Resources for Enacting Change

The landmark Intergovernmental Panel on Climate Change (IPCC) 2018 report highlighted the impacts of global warming of 1.5 °C above pre-industrial levels, and the need to strengthen the global response to the threat of the climate crisis.  Learn more about various initiatives that play a role in reducing carbon emissions below.

Climate Action Alert

Stop Anti-Solar Bill
AB 1139

Person researching Climate Action Plans

Assembly Bill 1139 would kill "net energy metering" (NEM), the policy that has allowed rooftop solar to grow sustainably and become increasinging accessible. The bill would make going solar more expensive for every ratepayer, including those on the discounted California Alternate Rates for Energy Program (CARE), while eliminating the 20-year NEM grandfathering protections for 1,200,000 California solar customers and introducing new fixed "grid access" fees, which will effectively tank all existing and future rooftop solar investments.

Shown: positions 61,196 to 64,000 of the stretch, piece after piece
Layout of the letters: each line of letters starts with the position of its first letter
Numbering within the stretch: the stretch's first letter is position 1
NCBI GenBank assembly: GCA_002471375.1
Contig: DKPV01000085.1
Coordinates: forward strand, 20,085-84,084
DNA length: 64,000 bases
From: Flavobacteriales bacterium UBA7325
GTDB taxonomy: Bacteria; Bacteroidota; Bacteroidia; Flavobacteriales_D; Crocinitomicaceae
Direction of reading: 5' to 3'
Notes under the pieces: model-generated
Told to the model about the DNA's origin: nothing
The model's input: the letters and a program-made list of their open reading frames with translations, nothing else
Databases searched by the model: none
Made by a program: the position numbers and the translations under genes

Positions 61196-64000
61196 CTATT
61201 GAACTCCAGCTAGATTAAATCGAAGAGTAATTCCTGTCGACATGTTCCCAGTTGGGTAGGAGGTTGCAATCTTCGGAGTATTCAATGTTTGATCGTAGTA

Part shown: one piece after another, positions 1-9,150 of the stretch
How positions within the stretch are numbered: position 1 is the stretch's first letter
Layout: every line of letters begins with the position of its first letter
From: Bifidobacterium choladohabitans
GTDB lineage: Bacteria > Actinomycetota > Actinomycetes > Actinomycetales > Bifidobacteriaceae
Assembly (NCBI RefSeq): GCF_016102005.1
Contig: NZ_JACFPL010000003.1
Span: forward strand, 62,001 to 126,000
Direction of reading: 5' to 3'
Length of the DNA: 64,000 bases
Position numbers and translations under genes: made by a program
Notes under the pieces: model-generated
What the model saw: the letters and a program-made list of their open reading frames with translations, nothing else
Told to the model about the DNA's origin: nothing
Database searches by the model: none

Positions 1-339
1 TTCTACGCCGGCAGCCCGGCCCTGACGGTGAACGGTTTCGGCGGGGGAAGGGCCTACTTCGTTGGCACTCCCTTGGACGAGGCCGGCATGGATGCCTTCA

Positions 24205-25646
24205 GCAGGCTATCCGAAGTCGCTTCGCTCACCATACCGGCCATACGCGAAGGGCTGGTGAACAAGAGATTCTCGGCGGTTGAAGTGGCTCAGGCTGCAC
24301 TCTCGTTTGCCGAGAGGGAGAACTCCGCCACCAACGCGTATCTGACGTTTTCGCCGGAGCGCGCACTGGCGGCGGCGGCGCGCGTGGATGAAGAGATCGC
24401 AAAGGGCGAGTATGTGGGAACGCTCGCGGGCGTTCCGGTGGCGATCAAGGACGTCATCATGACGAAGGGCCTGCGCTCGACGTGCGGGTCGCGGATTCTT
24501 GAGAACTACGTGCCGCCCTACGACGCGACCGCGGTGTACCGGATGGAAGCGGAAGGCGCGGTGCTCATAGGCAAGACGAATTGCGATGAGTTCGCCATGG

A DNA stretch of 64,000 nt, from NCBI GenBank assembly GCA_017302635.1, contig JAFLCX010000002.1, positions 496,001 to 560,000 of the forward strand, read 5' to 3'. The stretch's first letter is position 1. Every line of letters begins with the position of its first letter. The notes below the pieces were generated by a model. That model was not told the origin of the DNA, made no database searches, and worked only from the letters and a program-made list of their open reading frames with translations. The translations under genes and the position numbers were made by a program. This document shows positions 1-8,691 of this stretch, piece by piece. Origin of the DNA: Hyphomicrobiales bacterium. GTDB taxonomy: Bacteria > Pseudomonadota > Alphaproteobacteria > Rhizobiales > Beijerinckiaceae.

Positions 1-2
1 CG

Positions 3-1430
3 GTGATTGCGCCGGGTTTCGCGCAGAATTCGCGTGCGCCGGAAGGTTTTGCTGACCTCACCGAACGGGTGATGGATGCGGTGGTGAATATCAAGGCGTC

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Climate Action Plan

Person researching Climate Action Plans

Climate Action Plans are critical in mitigating climate change and moving towards climate justice on a local level. They're planning documents used by local governments to decarbonize the region and secure a livable future through determining current emission levels and sources, creating-emission reduction goals, and establishing strategies to reduce those emissions. The most ambitious include cutting all greenhouse gas emissions by half and aiming for all electricity used in the City to be from renewable sources by 2030. In 2015 the City of San Diego became the largest city in the country to commit to a legally-binding Climate Action Plan with a 100 percent clean energy goal. San Diego and many other cities are now updating their Climate Action Plans, and residents can weigh in on these updates.